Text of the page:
“I’m one foot from the border,” Kevin Hecht, a Border Patrol agent standing in the dark in a stream of pungent water, said as he shined his flashlight around. “Down here, you look for signs of movement. You look for digging.”
Farther down the drain, David Jimarez, a Border Patrol spokesman, squatted in a tunnel and peered into a two-foot offshoot. “They crawl on their bellies,” he said. “They’re like a snake.”
How the tunnels are discovered varies. The one filled with concrete last week was found when the front tire of a bus sank into the pavement, revealing a weak spot that was caused by tunneling. There have been cases, officials say, of manholes popping up in the middle of roadways, with furtive eyes peering out. The owner of a Nogales warehouse last year discovered a tunnel in his border-front property.
Sometimes the diggers make too much noise. In June, a security guard at the DeConcini Port of Entry reported hearing strange sounds emanating from a storm drain that ran from the border fence north to Interstate 19. It turned out to be a tunnel just large enough to fit a smuggler.
“It’s a netherworld down there,” said Roy Bermudes, the assistant police chief in Nogales. “If you turn off your flashlight, you can’t see your hand in front of your face.”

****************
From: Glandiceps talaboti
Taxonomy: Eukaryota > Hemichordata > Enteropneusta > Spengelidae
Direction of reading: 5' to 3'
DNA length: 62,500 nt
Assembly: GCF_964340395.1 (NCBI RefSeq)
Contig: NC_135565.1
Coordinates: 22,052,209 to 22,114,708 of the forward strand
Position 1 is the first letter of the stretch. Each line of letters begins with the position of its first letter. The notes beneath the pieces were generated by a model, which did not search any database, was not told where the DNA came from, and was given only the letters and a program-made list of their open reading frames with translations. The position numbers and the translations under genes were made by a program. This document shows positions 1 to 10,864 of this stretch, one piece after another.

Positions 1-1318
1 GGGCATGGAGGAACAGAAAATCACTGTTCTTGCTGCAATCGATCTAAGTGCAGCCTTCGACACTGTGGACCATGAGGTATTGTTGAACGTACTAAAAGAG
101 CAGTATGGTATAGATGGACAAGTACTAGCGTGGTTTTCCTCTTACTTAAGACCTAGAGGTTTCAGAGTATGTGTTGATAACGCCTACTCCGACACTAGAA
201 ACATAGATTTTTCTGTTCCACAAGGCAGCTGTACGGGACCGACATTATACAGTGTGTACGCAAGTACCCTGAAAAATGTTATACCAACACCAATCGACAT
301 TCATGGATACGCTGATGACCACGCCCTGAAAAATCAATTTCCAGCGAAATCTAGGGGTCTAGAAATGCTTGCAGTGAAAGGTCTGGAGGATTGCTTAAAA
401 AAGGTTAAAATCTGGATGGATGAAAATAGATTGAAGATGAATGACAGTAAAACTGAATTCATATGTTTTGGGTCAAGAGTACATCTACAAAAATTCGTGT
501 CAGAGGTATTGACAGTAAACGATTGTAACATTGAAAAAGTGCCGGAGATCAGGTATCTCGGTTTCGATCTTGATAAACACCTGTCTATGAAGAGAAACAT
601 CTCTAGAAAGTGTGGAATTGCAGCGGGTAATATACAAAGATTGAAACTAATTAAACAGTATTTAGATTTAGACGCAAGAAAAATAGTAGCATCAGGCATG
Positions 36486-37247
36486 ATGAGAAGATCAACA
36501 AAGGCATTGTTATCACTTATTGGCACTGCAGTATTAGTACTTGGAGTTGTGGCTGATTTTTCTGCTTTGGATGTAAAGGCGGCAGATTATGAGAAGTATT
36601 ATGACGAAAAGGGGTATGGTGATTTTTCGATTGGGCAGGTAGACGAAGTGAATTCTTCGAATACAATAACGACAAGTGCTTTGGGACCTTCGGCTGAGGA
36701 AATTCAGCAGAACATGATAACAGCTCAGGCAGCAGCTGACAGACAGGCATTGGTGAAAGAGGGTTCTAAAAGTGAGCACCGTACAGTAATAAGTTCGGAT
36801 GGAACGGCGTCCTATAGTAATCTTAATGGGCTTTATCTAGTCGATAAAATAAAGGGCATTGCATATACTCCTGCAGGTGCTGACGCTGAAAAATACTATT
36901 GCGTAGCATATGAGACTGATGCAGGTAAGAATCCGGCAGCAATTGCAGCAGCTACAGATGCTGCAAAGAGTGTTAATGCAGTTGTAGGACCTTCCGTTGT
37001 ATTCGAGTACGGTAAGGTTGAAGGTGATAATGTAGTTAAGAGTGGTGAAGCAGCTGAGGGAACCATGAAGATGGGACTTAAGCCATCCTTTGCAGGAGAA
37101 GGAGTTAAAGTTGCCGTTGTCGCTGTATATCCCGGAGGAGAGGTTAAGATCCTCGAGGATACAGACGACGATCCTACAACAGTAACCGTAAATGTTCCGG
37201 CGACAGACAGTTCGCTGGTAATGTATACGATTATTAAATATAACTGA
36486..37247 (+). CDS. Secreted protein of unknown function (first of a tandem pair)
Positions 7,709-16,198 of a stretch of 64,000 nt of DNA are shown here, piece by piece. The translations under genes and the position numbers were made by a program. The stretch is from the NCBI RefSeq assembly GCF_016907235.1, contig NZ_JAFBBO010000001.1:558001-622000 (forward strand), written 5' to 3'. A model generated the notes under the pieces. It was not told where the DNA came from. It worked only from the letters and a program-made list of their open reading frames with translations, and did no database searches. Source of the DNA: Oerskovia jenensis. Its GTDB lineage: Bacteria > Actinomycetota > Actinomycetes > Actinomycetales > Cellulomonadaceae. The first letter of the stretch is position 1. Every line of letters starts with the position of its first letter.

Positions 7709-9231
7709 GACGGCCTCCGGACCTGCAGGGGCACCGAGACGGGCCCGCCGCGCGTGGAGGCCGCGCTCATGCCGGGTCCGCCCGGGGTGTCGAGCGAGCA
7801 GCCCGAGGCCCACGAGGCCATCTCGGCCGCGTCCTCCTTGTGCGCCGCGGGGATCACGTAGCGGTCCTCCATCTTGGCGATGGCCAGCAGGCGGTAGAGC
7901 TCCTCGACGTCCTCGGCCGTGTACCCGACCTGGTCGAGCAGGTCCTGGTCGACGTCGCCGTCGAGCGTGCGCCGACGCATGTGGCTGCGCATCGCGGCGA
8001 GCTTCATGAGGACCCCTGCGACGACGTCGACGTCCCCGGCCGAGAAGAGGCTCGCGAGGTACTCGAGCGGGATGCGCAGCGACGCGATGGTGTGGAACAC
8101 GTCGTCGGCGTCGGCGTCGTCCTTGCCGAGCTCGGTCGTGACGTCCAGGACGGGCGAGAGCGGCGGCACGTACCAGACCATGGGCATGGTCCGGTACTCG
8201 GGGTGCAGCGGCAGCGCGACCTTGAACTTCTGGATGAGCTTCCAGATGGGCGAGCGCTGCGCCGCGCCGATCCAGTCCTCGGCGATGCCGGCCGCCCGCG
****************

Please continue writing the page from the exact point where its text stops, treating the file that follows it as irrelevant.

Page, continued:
Chief Bermudes used to enter the tunnels regularly when he led the police SWAT team that provided backup to city workers doing underground repair work. He recalls hearing a noise while underground and aiming his rifle in front of him, only to discover a Mexican military squad doing a similar patrol. After a brief standoff, the guns on both sides were lowered.
Eventually, as the danger grew, the city handed over patrol duties to the Border Patrol, which has installed underground cameras and motion detectors.
It is not just the flow of drugs that concerns the authorities here. The tunneling weakens roadways, sometimes causing them to buckle, and puts buildings at risk.
“There is a joke in Nogales that someday its entire downtown will collapse into a giant sinkhole due to the many drug tunnels in the city,” Hugh Holub, a former public works director in Nogales, wrote recently.